Everyone deserves a safe, resilient, sustainable home
Jim Dunn is the director of a research hub that brings together researchers, policy makers and individuals with lived experience from across Canada to tackle the complex issues involved in making safe, healthy housing affordable for all Canadians.
BY Sonia Verma
December 10, 2020
“Everyone deserves a home that they can afford and that meets their needs.”
— Jim Dunn, Director of the McMaster Institute for Health Equity,
Director of the Canadian Housing Evidence Collaborative,
Senator William McMaster Chair of Urban Health Equity
The issue | Adequate housing is a fundamental human right, but not enough people enjoy that right
“Housing is established as an economic and community issue. But let us never forget that housing is also a matter of human health.”
There is a direct link between access to secure, stable housing and health, as Jim Dunn points out. And he should know — his early research in urban health geography helped establish that link clearly. One of his key findings was that people who feel safer and more satisfied with their housing also enjoy improvements to their overall health.
Dunn has also spent more than a decade studying the impact subsidized housing has on the mental health of its residents.
But even knowing the value of and need for safe, stable housing, demand for housing for those who need it the most in our communities is growing past the breaking point — in Canada and elsewhere.
In Canada, about 1.7 million households are in core housing need, meaning they need a home in good repair, of sufficient size for their household and that they can afford to pay for.
More: Jim Dunn’s work exemplifies McMaster’s commitment to advancing the United Nations’ Sustainable Development Goals (SDGs).
The work | Turning research into action
Dunn is the director of the Canadian Housing Evidence Collaborative, which serves as the knowledge mobilization hub of an ambitious new pan-Canadian research network called the Collaborative Housing Research Network. It brings together researchers, policy makers and individuals with lived experience from across Canada to tackle the complex issues involved in making safe, healthy housing affordable for all Canadians.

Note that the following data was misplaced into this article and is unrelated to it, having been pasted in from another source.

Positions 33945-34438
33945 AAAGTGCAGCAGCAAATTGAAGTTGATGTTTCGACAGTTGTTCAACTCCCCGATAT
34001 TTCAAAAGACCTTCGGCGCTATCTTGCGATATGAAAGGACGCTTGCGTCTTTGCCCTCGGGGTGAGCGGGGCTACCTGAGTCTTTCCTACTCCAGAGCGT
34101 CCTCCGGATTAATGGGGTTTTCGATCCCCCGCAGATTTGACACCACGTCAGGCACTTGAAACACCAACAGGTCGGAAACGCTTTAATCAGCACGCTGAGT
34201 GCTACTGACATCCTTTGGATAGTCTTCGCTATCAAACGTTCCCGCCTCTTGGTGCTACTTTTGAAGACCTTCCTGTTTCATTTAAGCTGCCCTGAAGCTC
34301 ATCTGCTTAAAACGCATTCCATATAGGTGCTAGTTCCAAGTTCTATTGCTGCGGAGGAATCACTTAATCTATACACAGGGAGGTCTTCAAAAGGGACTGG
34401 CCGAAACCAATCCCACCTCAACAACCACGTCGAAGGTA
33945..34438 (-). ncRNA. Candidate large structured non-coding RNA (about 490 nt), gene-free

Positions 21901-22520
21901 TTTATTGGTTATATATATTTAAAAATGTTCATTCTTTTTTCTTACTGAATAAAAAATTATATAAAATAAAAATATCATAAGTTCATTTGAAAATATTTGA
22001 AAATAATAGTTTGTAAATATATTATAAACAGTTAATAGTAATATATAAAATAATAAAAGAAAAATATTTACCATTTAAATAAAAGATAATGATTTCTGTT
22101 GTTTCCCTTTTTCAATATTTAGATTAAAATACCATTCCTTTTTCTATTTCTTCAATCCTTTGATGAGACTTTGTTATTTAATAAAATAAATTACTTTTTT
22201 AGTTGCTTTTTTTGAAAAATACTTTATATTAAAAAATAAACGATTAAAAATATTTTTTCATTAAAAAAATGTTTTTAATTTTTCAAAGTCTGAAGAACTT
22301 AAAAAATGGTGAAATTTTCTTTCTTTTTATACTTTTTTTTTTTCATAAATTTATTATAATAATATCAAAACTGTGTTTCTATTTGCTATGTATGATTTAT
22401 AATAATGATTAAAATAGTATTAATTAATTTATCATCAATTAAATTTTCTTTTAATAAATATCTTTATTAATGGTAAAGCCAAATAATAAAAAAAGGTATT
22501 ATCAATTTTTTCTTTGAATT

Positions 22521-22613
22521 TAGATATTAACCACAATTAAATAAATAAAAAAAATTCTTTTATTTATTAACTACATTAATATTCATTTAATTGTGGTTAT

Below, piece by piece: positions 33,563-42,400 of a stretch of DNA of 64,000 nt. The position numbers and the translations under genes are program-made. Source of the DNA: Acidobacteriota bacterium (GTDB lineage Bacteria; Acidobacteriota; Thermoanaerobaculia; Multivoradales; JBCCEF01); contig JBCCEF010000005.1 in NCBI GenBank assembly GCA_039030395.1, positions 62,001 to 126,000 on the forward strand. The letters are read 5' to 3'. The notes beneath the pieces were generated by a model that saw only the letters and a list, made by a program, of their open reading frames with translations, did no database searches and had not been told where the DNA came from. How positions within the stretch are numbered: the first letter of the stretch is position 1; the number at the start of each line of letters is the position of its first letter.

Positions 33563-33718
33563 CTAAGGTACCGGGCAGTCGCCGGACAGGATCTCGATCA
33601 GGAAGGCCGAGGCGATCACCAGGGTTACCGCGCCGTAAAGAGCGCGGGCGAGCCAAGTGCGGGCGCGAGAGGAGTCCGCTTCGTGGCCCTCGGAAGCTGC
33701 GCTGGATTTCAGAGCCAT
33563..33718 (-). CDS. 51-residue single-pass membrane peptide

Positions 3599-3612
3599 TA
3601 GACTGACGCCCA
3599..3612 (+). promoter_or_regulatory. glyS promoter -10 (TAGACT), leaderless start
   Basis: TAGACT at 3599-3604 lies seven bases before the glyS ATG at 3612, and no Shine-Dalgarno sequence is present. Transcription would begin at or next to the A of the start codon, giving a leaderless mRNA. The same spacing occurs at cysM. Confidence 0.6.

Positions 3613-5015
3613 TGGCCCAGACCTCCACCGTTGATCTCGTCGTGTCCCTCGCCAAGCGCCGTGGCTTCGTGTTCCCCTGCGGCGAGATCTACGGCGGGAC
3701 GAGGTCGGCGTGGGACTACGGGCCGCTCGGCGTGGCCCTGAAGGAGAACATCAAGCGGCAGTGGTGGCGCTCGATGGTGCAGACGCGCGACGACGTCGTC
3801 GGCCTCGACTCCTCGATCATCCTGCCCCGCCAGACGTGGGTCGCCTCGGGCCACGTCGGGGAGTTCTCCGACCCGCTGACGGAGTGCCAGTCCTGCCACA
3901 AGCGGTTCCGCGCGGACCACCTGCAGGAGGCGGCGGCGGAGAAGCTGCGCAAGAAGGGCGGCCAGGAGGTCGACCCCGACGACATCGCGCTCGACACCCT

The federal government, through the Canada Mortgage and Housing Corporation, recently invested $1.135 in CHEC, which will not only support the creation of a robust research ecosystem, it will allow CHEC to bring those findings together and speed up the process of translating into action research from across the Collaborative Housing Research Network.
The network was created to support the National Housing Strategy, a 10-year federal initiative that aims to cut homelessness in half and create housing for those with the greatest need — women and children fleeing abuse, Indigenous youth, people working through mental health conditions or addictions, and others who are marginalized or vulnerable.
Dunn is also director of the McMaster Institute for Health Equity, which promotes interdisciplinary research on the social, economic, cultural, political and bio-physical forces that lead to health inequities.
He has spent more than a decade studying Regent Park, the largest urban redevelopment project in Canadian history. He found clear evidence that people who received new housing units reported greater housing and neighbourhood satisfaction, improved feelings of safety and security, and also enjoyed improvements to their overall health.
The impact | Sustainable solutions for healthier communities
Dunn has worked with a number of industry, community and government partners, including local non-profit housing organization InDwell, which builds affordable housing for people with mental health or addiction problems.
“Having a safe home that you can afford not only creates better health outcomes for individuals, it helps society: Children raised in these homes have better access to education and opportunities, residents who no longer carry the weight of worry about having a place to live are able to contribute to a sustainable, prosperous community,” he says.
“And, frankly, a truly sustainable community is one that looks after its most vulnerable people and ensures that those with the greatest need have the resources and support to live a whole and healthy and productive life.”
Lessons to share | Everyone is a housing researcher
Part of building housing research capacity involves looking at the matter from every angle. And Dunn, in addition to being an urban health geographer, is an evangelist for interdisciplinary work.
He has a long history of forging connections with experts across disciplines — In addition to its five research nodes around the country, CHEC is already working with political scientists and economists, as well as with Statistics Canada.
“You want sustainable housing? You need an engineer. You want to work on policy? Talk to someone with experience in policy and politics.And you need scientists and architects, economists and psychologists and physicians and data experts …” Dunn continues checking words off on his fingers.
“Everyone can be a housing researcher. I think everyone should.”
Jim Dunn’s work exemplifies McMaster’s commitment to advancing the United Nations’ Sustainable Development Goals (SDGs). Learn more about the best ways to align research with the UN’s SDGs.